Enrollment differences according to gender are not limited to traditionally male-dominated majors. The University of Northern Colorado has similar gender trends as CSU has in science majors like biological and health sciences, which at both schools are dominated by women. According to enrollment data from UNC, female students majoring in biology and biomedical science outnumber their male peers two to one. Female students also comprise over 57 percent of UNC’s chemistry major.

These disparities at CSU and other Colorado colleges mirror national trends. According to the National Science Foundation, women earn roughly 58 percent of all undergraduate degrees in biological sciences, and they receive about 40 percent of natural science degrees. At CSU, the numbers are above average, at 73 percent and 53 percent respectively.

But, NSF data show that women earn less than 20 percent of all engineering degrees. The picture is a bit rosier for women at CSU, where female undergrads currently make up 25 percent of students in engineering.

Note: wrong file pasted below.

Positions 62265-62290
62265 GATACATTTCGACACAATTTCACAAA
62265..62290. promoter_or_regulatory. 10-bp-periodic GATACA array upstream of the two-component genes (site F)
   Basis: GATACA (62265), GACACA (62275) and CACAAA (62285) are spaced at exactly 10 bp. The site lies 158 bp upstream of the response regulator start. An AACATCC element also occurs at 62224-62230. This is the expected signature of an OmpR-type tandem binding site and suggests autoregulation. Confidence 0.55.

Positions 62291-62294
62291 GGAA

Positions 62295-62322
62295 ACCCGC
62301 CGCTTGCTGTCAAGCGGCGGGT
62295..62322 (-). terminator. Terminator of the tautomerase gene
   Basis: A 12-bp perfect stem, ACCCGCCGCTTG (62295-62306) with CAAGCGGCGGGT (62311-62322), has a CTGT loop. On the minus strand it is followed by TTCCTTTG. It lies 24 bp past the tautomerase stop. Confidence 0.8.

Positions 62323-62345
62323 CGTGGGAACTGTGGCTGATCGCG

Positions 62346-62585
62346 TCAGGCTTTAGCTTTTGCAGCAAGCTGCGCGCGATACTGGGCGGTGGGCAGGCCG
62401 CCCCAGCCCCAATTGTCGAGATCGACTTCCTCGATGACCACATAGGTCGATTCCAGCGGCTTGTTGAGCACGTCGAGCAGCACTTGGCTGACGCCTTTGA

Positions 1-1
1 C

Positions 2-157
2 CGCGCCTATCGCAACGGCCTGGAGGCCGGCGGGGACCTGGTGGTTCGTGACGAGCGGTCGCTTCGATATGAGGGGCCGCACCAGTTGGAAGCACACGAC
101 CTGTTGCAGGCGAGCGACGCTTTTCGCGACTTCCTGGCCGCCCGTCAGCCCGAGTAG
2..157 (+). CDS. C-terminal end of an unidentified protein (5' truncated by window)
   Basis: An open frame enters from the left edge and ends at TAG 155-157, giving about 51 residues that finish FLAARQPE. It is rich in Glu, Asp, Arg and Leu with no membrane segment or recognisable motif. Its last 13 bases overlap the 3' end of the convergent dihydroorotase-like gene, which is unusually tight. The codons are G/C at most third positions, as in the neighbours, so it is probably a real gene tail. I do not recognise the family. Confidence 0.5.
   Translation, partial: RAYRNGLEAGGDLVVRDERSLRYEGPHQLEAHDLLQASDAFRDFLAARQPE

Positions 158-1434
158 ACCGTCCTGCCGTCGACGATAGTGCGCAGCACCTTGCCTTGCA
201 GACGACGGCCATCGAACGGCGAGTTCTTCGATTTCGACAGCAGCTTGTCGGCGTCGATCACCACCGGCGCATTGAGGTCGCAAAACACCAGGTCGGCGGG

But although CSU may be ahead overall, some say the gender disparities in science majors can still create problems.

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“It can definitely have a boy’s club feel sometimes, though I’ve never had anyone refuse to help me with homework or anything like that,” Higgins said. “I feel like the guys make a stronger connection with each other than the girls do.”

According to the American Association of University Women, females studying science still face biases that often follow them from their academic lives into their professional careers. Common social biases, like the idea of science and engineering fields being exclusive to men, can contribute to discrimination that limits women engineers and scientists in the advancement of their careers. The National Science Foundation notes that women are represented professionally in rates even smaller than their rates of representation in STEM majors in college.